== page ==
As Affirmative Action Comes Under Fire, More Schools Look to Economic Diversity

This is an archived article and the information in the article may be outdated. Please look at the time stamp on the story to see when it was last updated.

(Memphis) A recent Supreme Court ruling generally preserved race as a factor in college admissions but called for further scrutiny of its use. This has refocused the conversation on other factors, like socioeconomic background, that contribute to a diverse student body.

In the Mid-South, many colleges and universities do not look at race or family income, but officials are very conscious of attracting economically disadvantaged students as a way of also achieving racial diversity.

At the area’s largest colleges and universities, between one-third and two-thirds of undergraduates are recipients of Pell Grants, which are federal grants for students with the greatest need.

Often the measure of a school’s socioeconomic diversity, Pell Grants are given to needy families based on information in their Free Application for Federal Student Aid (FAFSA).

The following percentages of students at nearby institutions receive Pell Grants:

Tennessee State University - 68%

University of Memphis - 57%

Middle Tennessee State University - 50%

Mississippi State University - 36%

University of Mississippi - 35%

University of Tennessee - 32%

These percentages are relatively high, compared to many of the nation’s most selective colleges.

The following percentages are of students who receive some kind of financial aid at each Mid-South college:

University of Mississippi - 80%

Middle Tennessee State University - 79%

Tennessee State University - 76%

University of Memphis - 74%

Mississippi State - 65%

University of Tennessee - 59%

In Memphis, where poverty is often the reason for a lack of higher education, such grants and scholarships are crucial.

“The odds are against us,” said Carlos Clear, a graduate of Manassas High School, who will be attending the University of Tennessee at Knoxville.

At Manassas, every senior must apply to 10 colleges. School staff members walk them through the process, including how to fill out a FAFSA for financial aid.

“I think I’d be lost right now. I don’t think I would have applied to any schools,” Clear said.

He pointed out that not enough high school students across Memphis are getting the information on how to get into college, and how to pay for it.

Many, like him, are the first in their family to go to college.

James Griffin, principal at Manassas High School, said he often hears the following statements of doubt: “Lack of support and guidance once they leave here, any medical issues at home, fear.”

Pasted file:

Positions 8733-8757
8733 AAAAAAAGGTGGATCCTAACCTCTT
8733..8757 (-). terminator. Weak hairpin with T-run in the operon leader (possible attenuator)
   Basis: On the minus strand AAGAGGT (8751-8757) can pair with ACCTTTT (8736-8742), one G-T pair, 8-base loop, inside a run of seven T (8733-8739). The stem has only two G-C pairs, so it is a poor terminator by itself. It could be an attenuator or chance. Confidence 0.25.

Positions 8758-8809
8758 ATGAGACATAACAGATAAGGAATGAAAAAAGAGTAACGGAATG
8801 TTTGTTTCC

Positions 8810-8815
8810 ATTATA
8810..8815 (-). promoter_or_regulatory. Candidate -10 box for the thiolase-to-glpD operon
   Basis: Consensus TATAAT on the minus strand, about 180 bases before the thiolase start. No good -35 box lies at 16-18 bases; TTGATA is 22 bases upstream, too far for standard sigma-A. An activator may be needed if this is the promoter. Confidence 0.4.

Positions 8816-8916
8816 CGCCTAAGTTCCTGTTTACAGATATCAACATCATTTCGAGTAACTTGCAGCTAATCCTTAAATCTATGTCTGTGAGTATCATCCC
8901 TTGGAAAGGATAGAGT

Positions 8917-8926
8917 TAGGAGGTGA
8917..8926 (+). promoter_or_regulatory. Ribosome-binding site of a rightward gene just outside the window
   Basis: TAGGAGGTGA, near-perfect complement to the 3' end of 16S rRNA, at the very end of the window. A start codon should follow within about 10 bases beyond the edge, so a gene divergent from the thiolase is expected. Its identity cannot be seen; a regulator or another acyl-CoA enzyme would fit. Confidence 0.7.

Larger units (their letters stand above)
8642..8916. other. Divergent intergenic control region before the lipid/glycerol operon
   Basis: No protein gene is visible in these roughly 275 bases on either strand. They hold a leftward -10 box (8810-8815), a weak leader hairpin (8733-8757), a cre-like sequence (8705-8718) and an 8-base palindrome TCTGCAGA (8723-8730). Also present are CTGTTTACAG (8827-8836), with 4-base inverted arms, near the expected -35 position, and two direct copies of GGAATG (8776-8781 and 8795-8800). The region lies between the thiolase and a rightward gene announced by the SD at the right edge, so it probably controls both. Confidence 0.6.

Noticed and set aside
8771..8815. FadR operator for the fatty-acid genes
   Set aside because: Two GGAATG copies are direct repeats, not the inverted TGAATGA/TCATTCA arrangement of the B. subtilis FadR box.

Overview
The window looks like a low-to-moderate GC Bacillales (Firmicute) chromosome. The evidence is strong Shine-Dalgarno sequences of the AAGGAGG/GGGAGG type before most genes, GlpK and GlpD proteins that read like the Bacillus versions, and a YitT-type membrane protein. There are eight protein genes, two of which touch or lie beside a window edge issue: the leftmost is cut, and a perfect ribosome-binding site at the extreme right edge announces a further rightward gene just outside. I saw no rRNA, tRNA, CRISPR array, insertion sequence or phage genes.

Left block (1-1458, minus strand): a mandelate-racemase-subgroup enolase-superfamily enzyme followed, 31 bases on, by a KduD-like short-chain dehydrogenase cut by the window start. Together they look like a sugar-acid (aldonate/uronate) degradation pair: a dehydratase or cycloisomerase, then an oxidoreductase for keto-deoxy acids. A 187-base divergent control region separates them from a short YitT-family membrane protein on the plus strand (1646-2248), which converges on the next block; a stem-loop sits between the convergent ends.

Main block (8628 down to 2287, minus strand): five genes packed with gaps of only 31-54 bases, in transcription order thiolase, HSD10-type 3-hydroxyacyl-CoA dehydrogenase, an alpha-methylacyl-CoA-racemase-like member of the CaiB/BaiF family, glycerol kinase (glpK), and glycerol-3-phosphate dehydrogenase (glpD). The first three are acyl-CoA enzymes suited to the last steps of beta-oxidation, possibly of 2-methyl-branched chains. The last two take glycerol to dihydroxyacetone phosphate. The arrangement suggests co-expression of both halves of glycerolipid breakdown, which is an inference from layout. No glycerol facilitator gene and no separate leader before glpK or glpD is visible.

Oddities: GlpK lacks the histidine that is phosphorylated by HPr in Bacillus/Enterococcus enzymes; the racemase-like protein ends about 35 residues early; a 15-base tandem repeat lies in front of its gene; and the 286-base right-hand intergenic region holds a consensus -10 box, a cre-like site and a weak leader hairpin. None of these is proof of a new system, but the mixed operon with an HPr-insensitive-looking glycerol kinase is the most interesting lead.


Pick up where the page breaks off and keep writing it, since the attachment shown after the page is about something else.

Despite these obstacles, every senior at Manassas High School graduated this May, and every single one of them will be attending a two- or four-year college.

“Every child doesn’t begin this race in the same place,” Griffin said.

The officials at Memphis City Schools know this too. The district has joined a national FAFSA completion project, which tracks the students enrolled with the actual FAFSA application filed with the federal government.

Dr. Randy McPherson, director of K12 counseling services and college preparation at MCS, said that colleges and universities have become much more sensitive to creating an economically diverse student body within the last 10 years.

“They’re coming to Memphis on a regular basis to make individual high school visits,” he said.

On the college side, schools have different strategies for recruiting low-income students and helping them pay.

The University of Memphis puts a list of scholarship sites online for students to research. They also have a program to help first-generation college students adjust to university life.

“They are academically able, but sometimes they don't mentally see themselves as being able to succeed or fitting in,” said Betty Huff, Vice Provost of Enrollment Services at University of Memphis.

Huff herself was the first in her family to go to college. She said she remembers the moment her high school counselor approached her about college, and helped her get a full scholarship.

“I didn’t even know financial aid existed,” Huff said. “That moment changed my whole life.”

Now she hopes to help others have access to the same opportunities.

Huff said U of M even had an event called “Tiger for a Day,” to get sixth graders on campus to experience college life.

The University of Mississippi also has strong recruitment efforts, including a scholarship dedicated solely to students from Shelby, Tipton and Fayette counties.

Ole Miss alumni are key to financial aid, since they donate a bulk of the institutional scholarships available.

Dewey Knight, associate director of the Center for Student Success and First-Year Experience, said they are often fighting a stereotype of the school as an elite institution.

“They think that it's just something for somebody else. And we try to send the message, no it's for you,” Knight said.

Alumni like Eli Manning have donated large amounts of money for this purpose.

While there is a great deal of education about opportunities and funding, students and educators in the Mid-South agree there’s more that can be done.

Kanafa Green, a Manassas alumna who will be attending the University of Memphis in the fall, said that it would be easy for a student with little support to turn to the streets looking for answers when violence or tragedy befalls them.

Green said the support she gets from her family, and the intense efforts of staff at Manassas High School, have helped her tremendously.

She was able to receive not only a Pell Grant, but also a HOPE Scholarship for Tennessee residents.

“Everybody wants to give somebody a chance,” she said.